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EDITORIAL
A "rescue" that leaves victims behind

December 14, 2007 | Page 2

GEORGE W. BUSH'S message to sub-prime mortgage holders about to lose their homes? Drop dead.

The "emergency rescue" deal offered by the biggest lenders and brokered by Bush and Secretary Treasurer Henry Paulson "won't provide relief to many subprime-mortgage holders," the Wall Street Journal noted.

"These include borrowers who are now in foreclosure, have already refinanced their homes, or are more than 60 days delinquent on more than one payment over the past year. In some cases, people with good credit scores will be excluded. Also left out are those deemed able to afford the higher interest rates scheduled to replace their introductory rates over the next two years."

Covered under the proposal are borrowers who took out sub-prime adjustable rate mortgages (ARMs) between January 1, 2005 and July 31, 2007, with interest rates to be reset between January 1, 2008 and July 31, 2010. There's a further catch: loans are covered only if they've been repackaged into securities and sold off to investors.

Some 1.2 million people are eligible to apply for relief--even though 1.8 million sub-prime borrowers have adjustable rate mortgages (ARMs) in which interest rates will rise over the next two years, and there are plenty of prime borrowers facing troubles, as well.

And of the 1.2 million, just 600,000 are expected to qualify for automatic relief under standards set by the Financial Services Roundtable, a group comprised of the country's 100 biggest banks and other companies involved in mortgage lending.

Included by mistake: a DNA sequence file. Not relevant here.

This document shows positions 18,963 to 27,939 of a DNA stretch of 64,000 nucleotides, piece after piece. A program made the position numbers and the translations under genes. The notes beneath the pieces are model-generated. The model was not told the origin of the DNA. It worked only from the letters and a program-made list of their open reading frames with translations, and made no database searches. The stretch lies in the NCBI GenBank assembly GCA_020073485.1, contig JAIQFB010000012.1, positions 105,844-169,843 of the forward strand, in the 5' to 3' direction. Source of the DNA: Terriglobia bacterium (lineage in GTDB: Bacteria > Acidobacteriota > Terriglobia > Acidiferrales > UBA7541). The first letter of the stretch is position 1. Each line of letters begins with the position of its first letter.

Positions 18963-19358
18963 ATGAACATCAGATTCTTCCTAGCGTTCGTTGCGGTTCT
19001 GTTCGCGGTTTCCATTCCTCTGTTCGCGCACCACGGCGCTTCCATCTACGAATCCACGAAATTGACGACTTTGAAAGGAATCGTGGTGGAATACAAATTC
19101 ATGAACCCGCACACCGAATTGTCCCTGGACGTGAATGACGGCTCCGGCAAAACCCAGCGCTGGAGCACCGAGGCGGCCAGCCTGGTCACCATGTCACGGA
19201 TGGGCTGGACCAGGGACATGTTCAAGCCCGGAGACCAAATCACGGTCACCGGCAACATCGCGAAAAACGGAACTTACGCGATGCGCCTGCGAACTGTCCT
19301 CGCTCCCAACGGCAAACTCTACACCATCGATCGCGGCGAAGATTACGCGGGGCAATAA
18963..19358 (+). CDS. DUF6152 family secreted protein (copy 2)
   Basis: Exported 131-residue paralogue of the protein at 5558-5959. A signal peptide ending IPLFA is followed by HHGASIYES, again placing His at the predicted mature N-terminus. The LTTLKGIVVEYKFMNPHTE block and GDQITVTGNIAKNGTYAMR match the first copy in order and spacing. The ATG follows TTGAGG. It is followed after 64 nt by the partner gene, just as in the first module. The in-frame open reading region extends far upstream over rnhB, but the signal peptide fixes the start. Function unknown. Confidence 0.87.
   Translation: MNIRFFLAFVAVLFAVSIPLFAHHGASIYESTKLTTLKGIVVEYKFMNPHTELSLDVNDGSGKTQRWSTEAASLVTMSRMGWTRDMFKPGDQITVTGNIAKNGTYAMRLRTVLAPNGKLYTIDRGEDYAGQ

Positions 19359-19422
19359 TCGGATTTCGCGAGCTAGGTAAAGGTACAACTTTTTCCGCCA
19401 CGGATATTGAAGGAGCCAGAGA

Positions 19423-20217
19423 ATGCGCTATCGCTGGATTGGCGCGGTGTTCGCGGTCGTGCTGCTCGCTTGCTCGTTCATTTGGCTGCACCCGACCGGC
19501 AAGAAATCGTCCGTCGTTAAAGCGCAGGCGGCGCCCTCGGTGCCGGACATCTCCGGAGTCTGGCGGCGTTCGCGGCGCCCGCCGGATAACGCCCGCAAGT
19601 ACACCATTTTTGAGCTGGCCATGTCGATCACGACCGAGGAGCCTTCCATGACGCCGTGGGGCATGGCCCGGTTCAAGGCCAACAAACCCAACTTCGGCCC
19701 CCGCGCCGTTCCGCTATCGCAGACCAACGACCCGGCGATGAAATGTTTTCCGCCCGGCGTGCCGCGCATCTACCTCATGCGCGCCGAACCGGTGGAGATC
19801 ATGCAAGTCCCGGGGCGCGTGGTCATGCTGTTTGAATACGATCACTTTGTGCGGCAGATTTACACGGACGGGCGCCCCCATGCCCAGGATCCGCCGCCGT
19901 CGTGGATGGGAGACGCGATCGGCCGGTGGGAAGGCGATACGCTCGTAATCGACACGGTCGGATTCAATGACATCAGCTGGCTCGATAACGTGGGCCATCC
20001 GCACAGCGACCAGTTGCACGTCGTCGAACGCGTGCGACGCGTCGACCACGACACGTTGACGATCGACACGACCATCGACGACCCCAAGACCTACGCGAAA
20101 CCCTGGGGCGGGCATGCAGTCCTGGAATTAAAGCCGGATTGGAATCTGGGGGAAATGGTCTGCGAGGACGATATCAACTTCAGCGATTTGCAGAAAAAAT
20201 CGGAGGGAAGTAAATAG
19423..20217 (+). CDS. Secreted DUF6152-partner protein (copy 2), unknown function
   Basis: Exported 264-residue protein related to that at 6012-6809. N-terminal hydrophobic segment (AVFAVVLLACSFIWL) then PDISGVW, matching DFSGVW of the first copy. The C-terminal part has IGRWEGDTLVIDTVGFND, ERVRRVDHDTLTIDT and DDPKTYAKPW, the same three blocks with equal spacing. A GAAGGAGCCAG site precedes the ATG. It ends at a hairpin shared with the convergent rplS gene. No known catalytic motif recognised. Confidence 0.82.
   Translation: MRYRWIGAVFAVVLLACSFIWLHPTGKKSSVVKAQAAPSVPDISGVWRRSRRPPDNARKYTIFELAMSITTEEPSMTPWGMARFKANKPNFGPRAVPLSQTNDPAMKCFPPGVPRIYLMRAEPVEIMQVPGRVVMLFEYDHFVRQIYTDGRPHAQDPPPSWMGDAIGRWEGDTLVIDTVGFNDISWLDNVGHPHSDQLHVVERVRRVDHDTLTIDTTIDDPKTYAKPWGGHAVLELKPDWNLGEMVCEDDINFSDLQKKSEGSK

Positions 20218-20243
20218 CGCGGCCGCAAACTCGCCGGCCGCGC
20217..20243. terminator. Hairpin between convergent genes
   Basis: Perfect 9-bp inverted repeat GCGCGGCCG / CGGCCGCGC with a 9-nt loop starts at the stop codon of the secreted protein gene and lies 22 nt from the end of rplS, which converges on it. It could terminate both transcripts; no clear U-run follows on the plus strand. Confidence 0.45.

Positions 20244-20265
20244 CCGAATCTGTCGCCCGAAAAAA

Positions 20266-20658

Those with low credit scores who have less than 3 percent equity in their homes will get five-year extension of mortgage payments at the introductory interest rates, after which the higher rates will still kick in. Those who don't qualify for that program will get something they already had--the "right" to negotiate individually with loan-servicing companies to keep their current interest rate. But if the servicing companies determine that the mortgage-holders can afford the higher rates, they'll still have to pay more whenever the ARM resets.

Essentially, the rescue gives the industry the means to cherry-pick borrowers that they deem can still afford to pay their mortgages--and write off the rest as lost causes.

Those who won't suffer are the financial executives who profited from the push to market high-interest subprime loans, even to borrowers who could have qualified for lower interest rates.

"At the center of the boom in mortgages for borrowers with weak credit was Wall Street's once-lucrative partnership with sub-prime lenders," the Wall Street Journal noted. "This relationship was a driving force behind the soaring home prices and the spread of exotic loans that are now defaulting in growing numbers. By buying and packaging mortgages, Wall Street enabled the lenders to extend credit even as the dangers grew in the housing market."

That strategy paid off--for the bankers. According to one study, the average annual compensation for managing directors for mortgage divisions of the big investment banks was $2.52 million in 2006. This year, however, times are hard--so their pay is expected to be only a little more than $1 million.

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